Like that

"the query"

That is of course if you just want to have what was generated between the cfquery tags

also you can add a <pre></pre> around that, to keep to formating.

Comment 8 by Peter Hoopes posted on 6/3/2008 at 12:24 AM

This is what I use CFDUMP for. <cfdump var="#queryvar#"> and it shows the query and the data received.

Comment 9 by Ryan posted on 6/4/2008 at 12:25 AM

Is there a similar way to get the SQL in an insert/update/delete type query? I assume the solutions above (except for the cfabort) only work on Select queries.

Comment 10 by Raymond Camden posted on 6/4/2008 at 12:30 AM

No, I believe it works for all. Did you try? ;)

Comment 11 by ike posted on 6/7/2008 at 7:07 AM

One of the things I like personally about the SQL abstraction layer I built into the onTap framework (yes I'm biased) is that in addition to imo just plain nice syntax that allows you to do a lot of things easily that would be rather difficult with standard ad-hoc queries, is that once you've configured your SQL statement object, you can output just the SQL it will generate easily by calling the getSyntax() method. I.e. <cfoutput><pre>#datasource.getStatement("select").init("mytable").andOrFilter("some,columns",</pre></cfoutput>

It's useful for generating SQL scripts and other automation type tasks like Ray mentioned.

Comment 12 by dcs posted on 4/7/2009 at 12:49 AM

I wanted to take time out and thank you for this. I used it to execute a query that I had already executed previously (getting different results the second time, of course ;) as there were queries in between).

Comment 13 by Chris Ulrich posted on 5/7/2009 at 3:42 PM

Ray - I saw a technique you've posted using GetMetaData(queryname) - very neat. Didn't know it existed.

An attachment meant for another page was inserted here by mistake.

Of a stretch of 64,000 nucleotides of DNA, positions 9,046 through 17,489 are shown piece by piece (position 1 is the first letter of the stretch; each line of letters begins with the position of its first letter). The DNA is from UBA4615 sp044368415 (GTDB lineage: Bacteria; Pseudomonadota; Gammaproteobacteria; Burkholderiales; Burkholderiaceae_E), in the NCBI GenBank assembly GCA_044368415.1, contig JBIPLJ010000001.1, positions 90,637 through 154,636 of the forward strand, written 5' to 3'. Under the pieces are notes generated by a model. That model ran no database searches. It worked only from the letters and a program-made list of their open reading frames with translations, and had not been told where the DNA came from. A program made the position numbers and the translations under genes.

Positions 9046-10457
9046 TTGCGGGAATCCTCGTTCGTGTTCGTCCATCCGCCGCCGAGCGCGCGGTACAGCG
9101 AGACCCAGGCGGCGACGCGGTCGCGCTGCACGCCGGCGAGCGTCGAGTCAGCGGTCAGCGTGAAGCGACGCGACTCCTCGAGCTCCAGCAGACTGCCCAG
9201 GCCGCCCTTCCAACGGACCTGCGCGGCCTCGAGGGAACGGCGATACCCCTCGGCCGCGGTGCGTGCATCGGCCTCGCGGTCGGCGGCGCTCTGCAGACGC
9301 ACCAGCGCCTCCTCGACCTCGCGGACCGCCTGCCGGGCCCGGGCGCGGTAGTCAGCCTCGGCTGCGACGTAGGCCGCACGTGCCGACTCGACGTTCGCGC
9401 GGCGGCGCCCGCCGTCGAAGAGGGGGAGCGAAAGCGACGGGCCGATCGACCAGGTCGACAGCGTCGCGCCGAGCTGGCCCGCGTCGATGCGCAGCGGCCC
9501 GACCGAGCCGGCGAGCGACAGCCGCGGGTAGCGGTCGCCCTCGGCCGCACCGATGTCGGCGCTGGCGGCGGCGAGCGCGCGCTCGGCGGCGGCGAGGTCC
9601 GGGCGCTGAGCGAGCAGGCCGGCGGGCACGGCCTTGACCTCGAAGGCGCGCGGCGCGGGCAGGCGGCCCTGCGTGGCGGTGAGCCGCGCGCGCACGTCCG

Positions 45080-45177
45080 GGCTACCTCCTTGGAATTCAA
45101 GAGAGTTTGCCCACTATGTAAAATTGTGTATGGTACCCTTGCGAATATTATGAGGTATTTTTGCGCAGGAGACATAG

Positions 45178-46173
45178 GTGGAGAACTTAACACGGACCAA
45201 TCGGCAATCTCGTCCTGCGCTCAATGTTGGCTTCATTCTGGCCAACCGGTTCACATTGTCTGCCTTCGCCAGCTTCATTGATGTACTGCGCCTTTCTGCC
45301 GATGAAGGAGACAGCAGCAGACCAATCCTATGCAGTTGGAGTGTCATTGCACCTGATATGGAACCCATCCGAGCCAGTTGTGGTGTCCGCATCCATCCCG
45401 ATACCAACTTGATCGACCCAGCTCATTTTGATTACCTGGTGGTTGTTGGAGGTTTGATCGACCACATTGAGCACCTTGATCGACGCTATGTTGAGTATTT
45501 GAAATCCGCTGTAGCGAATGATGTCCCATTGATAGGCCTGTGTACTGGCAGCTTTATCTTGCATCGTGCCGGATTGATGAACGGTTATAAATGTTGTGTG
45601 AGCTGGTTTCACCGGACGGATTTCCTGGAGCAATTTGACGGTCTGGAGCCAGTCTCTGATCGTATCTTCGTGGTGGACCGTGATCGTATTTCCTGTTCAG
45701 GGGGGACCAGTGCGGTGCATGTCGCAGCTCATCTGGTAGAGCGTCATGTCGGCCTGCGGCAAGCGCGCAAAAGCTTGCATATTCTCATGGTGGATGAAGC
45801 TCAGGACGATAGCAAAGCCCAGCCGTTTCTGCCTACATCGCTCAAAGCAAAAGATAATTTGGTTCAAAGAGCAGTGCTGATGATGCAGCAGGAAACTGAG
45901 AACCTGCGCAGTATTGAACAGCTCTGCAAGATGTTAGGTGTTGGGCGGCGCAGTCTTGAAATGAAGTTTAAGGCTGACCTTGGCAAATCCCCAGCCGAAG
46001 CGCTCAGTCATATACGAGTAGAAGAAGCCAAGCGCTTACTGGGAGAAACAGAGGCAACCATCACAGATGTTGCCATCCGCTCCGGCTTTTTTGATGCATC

When I CFDUMP it I get the field name, the data type, and in the order it appears in the table (unlike a CFDUMP of a query which alpha sorts the columns). However, what I also need is the size of the field - varchar(50), char(6), etc...

I can see that it is not in the meta data. Is there another way to retrieve this?

Thank you!

Comment 14 by Chris Ulrich posted on 5/7/2009 at 4:21 PM

Found it ... for those interested ...

SELECT column_name 'Column Name',
data_type 'Data Type',
CHARacter_maximum_length 'Maximum Length'
FROM information_schema.columns
WHERE table_name = 'table-name-here'

Couple that with a list of all of your tables:


and you've got a quick and dirty inspector to look up your tables, field names, data types and sizes.


Comment 15 by dcs posted on 5/7/2009 at 4:34 PM

That will work for MySQL but that sort of query is DBMS-specific. MS SQL Server has a set of system tables and accompanying stored procedures and views if you need to query them. (I haven't used MS SQL in a while so I don't recall the names.) Similarly in Oracle - you have views like ALL_TABLES, USER_TABLES, ALL_TAB_COLUMNS, etc.

Comment 16 by Chris Ulrich posted on 5/7/2009 at 6:47 PM

You're right ... I'm using SQL 2000 and 2005 and it works with both, but it may not work for other databases.

Comment 17 by Jeff Reese posted on 7/8/2014 at 2:41 AM

You can also do a cfdump with format="text" and it will dump the actual SQL that is generated, so you can paste it right into your sql tool and run it.

Comment 18 by Raymond Camden posted on 7/8/2014 at 4:51 AM

Regular CFDUMP in CF10 and higher shows SQL too.